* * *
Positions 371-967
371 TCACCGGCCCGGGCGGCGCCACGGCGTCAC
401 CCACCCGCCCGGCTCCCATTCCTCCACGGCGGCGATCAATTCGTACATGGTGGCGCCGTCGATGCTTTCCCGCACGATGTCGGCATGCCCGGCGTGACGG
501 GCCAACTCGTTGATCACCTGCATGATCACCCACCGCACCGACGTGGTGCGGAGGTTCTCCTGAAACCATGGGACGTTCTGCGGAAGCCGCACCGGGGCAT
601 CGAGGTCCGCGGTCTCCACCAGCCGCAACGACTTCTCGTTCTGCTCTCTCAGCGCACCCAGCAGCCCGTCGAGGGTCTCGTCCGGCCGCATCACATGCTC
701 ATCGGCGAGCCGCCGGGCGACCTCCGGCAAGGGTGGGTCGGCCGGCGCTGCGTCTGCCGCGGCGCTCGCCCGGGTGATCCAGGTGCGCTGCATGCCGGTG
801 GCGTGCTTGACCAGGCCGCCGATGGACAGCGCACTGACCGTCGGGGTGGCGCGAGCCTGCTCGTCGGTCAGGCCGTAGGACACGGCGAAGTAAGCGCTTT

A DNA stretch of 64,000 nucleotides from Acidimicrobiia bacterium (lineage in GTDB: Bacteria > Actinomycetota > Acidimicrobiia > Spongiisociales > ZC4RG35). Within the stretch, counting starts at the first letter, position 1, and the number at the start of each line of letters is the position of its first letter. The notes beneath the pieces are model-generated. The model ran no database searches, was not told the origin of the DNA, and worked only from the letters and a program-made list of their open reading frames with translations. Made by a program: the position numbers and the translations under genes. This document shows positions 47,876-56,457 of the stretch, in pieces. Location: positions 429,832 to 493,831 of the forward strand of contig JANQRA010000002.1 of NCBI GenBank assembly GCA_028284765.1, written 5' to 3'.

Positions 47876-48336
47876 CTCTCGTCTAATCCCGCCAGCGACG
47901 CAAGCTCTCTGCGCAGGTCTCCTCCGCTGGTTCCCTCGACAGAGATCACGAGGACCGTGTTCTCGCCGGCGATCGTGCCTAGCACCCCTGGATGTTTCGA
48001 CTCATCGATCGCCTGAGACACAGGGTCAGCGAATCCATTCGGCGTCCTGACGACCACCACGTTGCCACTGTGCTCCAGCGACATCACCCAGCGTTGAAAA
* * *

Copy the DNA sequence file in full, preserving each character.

Positions 371-967
371 TCACCGGCCCGGGCGGCGCCACGGCGTCAC
401 CCACCCGCCCGGCTCCCATTCCTCCACGGCGGCGATCAATTCGTACATGGTGGCGCCGTCGATGCTTTCCCGCACGATGTCGGCATGCCCGGCGTGACGG
501 GCCAACTCGTTGATCACCTGCATGATCACCCACCGCACCGACGTGGTGCGGAGGTTCTCCTGAAACCATGGGACGTTCTGCGGAAGCCGCACCGGGGCAT
601 CGAGGTCCGCGGTCTCCACCAGCCGCAACGACTTCTCGTTCTGCTCTCTCAGCGCACCCAGCAGCCCGTCGAGGGTCTCGTCCGGCCGCATCACATGCTC
701 ATCGGCGAGCCGCCGGGCGACCTCCGGCAAGGGTGGGTCGGCCGGCGCTGCGTCTGCCGCGGCGCTCGCCCGGGTGATCCAGGTGCGCTGCATGCCGGTG
801 GCGTGCTTGACCAGGCCGCCGATGGACAGCGCACTGACCGTCGGGGTGGCGCGAGCCTGCTCGTCGGTCAGGCCGTAGGACACGGCGAAGTAAGCGCTTT

A DNA stretch of 64,000 nucleotides from Acidimicrobiia bacterium (lineage in GTDB: Bacteria > Actinomycetota > Acidimicrobiia > Spongiisociales > ZC4RG35). Within the stretch, counting starts at the first letter, position 1, and the number at the start of each line of letters is the position of its first letter. The notes beneath the pieces are model-generated. The model ran no database searches, was not told the origin of the DNA, and worked only from the letters and a program-made list of their open reading frames with translations. Made by a program: the position numbers and the translations under genes. This document shows positions 47,876-56,457 of the stretch, in pieces. Location: positions 429,832 to 493,831 of the forward strand of contig JANQRA010000002.1 of NCBI GenBank assembly GCA_028284765.1, written 5' to 3'.

Positions 47876-48336
47876 CTCTCGTCTAATCCCGCCAGCGACG
47901 CAAGCTCTCTGCGCAGGTCTCCTCCGCTGGTTCCCTCGACAGAGATCACGAGGACCGTGTTCTCGCCGGCGATCGTGCCTAGCACCCCTGGATGTTTCGA
48001 CTCATCGATCGCCTGAGACACAGGGTCAGCGAATCCATTCGGCGTCCTGACGACCACCACGTTGCCACTGTGCTCCAGCGACATCACCCAGCGTTGAAAA